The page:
Getting ready for France: Thinking of languages

Language is fascinating. It has always excited and interested me. It is not only about different sounds and melodies we make with our words, but also about the way we think and see the world.

When I, as an adult, started learning foreign languages, I realized how many things different native speakers have in common. For example, there are phrases which are very difficult to translate from one language to another. However, sometimes languages which lave little in common share the same phrases and follow the same logic. I experienced this as I was mastering Spanish a few years ago, and I am seeing this now as I am working on my French.

My experience is limited to the languages which originated in Europe. My mother tongue is Ukrainian, and I speak English, Spanish, and, somewhat flawed, French. The languages I speak are quite close geographically, but they are not that similar. They show me how diverse my home region is, and how diverse the world is as humanity managed to produce such different and rich ways of communication.

When I started learning French, I could not help but notice that even though it was a Romance language with a heavy connection to Latin, it still made a lot of sense to me as someone with a Slavic language background. But then, very often, it didn’t make any sense. I understood why the French had different “you-s” when speaking to different people, but I couldn’t understand the logic behind many of their tenses. So, language learning was always a culture learning for me; it made me see how studying foreign words helps you understand the reasoning behind them and fill the gaps that were missing.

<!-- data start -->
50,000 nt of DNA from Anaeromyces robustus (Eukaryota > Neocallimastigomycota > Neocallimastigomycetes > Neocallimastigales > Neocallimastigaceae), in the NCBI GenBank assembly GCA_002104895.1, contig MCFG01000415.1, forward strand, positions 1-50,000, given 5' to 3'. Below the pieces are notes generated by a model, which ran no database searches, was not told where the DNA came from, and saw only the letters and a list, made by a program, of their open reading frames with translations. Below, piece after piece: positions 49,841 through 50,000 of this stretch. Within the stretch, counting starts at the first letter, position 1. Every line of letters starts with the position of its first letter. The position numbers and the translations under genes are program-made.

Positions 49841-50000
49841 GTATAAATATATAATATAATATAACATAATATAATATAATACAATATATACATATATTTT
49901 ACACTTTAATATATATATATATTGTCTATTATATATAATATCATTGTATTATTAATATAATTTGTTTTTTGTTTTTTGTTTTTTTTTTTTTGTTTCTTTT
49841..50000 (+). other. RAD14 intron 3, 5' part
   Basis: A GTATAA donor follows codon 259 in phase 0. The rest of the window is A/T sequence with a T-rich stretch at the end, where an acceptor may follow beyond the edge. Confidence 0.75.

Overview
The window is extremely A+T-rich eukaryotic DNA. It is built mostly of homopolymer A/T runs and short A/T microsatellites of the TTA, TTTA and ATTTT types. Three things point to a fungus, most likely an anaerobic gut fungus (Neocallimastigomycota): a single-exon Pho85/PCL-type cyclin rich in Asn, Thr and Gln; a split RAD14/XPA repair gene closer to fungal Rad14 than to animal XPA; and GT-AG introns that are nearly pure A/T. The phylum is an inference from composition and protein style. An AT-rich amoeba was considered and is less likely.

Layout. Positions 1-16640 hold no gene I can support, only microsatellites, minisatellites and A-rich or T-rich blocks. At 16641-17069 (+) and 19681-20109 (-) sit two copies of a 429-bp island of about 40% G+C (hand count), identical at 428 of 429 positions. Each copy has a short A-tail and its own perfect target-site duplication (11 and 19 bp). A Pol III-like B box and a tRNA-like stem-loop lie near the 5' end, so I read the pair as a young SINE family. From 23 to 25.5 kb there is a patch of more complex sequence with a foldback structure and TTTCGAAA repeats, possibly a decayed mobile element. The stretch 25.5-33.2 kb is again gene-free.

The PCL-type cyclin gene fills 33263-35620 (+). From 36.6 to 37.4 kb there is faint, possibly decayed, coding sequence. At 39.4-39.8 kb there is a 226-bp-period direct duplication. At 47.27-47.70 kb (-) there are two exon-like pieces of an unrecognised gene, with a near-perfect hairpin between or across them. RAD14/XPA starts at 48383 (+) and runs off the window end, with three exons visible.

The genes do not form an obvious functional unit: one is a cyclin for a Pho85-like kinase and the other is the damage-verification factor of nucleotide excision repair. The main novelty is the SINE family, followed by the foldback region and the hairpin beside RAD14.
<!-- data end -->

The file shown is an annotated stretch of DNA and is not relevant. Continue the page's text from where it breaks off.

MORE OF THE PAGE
France as I remember it. Central Paris. Photo by JOHN TOWNER on Unsplash

I have been to France many times before, but I have always used English to communicate with people. This time, I hope to use my French despite the many mistakes I am certain I will make. The good thing about me as a language learner is that I am never shy to speak the language however wrong I may sound.

I hope to be corrected by the French, and I hope to be able to pick up some of the sounds and phrases from them as well as get insights into their culture, local life, and society not as a mere foreigner, but as someone who is genuinely curious and invested in digging deeper. My previous experience in France – and the fact that I am from Europe – gives me confidence and comfort about my time there. But I am ready to shatter a lot of stereotypes that I may unconsciously have, and I hope to pick up some street conversations and other things that can only be appreciated when interacting with people in the comfort of their native land and language.

I want to take my time in France to learn the language not only via school, but also through going to community events, movie theaters, social gatherings, and other experiences which make you feel like you belong – to the language, and to the culture, too. I am already watching French movies and listening to French podcasts, and they give me a lot of insights into France as its own universe. The movies and podcasts are made for the French, so sometimes, I don’t only lack the vocabulary to understand the words, but also the cultural context. My goal with this summer experience is to see whether I can fill in some of the missing gaps, and whether my cultural knowledge will improve as much as my vocabulary – or even more.

I hope this will be a fun yet challenging experience because I know that languages are not easy. They require our time, love, and care so we can fully appreciate the power of communication that they give us – and the power to open new universes.